News Release Archive:

News Release 10 of 13

February 9, 1999 01:00 PM (EST)

News Release Number: STScI-1999-05

Vast Stellar Disks Set Stage for Planet Birth in New Hubble Images

A Space Science Update Release

February 9, 1999: Dramatic pictures of eerie disks of dust encircling young stars are giving astronomers a new look at what may be the early formative stages of planetary systems.

Although these pictures from the Hubble telescope don't show planets, the edge-on disks seen by the telescope provide some of the clearest views to date of potential planetary construction zones, say researchers. The images also offer a peek at what happened 4.5 billion years ago when the Earth and other planets in our solar system began to condense out of a pancake-shaped disk of dust and gas centered on the young Sun. These images were taken by Hubble's infrared camera. All of the objects in these pictures are extremely young stars, buried in the centers of these pictures. The wisps of material surrounding the young stars are glowing from reflected starlight.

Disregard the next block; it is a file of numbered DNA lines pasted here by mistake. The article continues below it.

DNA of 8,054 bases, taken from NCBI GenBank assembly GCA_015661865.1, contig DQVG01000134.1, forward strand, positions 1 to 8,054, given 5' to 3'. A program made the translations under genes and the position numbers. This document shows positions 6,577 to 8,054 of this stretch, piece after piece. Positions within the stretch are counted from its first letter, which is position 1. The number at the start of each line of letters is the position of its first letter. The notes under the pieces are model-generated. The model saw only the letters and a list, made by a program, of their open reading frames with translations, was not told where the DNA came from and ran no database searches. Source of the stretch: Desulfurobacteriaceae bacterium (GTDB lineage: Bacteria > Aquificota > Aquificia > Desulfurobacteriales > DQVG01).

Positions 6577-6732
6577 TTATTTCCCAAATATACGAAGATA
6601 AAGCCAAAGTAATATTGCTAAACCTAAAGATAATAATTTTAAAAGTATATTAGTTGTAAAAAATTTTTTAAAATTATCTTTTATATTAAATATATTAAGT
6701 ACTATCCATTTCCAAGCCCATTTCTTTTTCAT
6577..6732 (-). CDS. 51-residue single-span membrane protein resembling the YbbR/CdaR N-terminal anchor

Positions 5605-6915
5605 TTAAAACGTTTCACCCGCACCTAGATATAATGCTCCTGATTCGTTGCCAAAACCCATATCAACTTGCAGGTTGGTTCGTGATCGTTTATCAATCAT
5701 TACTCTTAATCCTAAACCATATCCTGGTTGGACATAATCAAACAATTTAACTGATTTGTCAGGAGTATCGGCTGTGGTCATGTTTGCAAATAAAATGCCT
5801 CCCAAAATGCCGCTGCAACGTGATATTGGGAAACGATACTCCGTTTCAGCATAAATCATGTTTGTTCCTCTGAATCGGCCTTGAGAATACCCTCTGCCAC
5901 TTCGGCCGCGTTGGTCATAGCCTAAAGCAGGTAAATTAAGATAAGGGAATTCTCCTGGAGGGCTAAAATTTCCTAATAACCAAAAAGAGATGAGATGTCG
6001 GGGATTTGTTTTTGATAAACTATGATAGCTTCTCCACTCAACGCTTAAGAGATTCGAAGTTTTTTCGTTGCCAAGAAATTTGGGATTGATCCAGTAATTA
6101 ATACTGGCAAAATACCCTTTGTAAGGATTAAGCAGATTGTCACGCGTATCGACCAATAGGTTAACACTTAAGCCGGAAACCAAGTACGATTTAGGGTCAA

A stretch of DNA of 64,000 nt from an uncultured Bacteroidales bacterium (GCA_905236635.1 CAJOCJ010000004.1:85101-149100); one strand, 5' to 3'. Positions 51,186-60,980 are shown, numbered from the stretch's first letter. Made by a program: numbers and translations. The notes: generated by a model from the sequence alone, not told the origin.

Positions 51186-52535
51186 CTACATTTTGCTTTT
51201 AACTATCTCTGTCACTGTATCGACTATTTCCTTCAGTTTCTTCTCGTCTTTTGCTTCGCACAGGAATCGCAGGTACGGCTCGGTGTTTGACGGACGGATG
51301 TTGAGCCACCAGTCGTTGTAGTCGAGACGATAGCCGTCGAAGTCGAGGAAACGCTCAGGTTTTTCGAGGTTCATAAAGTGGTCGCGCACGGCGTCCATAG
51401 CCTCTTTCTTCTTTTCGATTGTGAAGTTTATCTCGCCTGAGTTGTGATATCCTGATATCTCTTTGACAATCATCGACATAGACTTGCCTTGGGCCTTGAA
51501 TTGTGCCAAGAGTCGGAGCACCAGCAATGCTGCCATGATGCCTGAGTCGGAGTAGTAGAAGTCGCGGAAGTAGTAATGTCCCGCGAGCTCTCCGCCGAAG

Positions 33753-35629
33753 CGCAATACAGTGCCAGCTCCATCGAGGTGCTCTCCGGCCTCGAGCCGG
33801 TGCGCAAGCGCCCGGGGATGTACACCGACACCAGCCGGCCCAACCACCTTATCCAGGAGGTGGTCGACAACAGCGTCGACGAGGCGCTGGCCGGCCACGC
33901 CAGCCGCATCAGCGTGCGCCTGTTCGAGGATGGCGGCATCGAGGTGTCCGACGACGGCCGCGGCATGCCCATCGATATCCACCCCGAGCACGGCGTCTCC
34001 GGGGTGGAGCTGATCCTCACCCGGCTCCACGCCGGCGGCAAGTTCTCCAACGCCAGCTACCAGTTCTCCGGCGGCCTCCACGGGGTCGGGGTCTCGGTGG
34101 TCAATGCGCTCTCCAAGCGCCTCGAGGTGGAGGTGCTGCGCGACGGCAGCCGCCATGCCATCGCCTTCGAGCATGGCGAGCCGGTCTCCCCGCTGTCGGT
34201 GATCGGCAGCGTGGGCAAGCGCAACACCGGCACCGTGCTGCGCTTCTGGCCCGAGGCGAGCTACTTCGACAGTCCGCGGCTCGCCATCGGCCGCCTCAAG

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Photo Credit: D. Padgett (IPAC/Caltech), W. Brandner (IPAC), K. Stapelfeldt (JPL) and NASA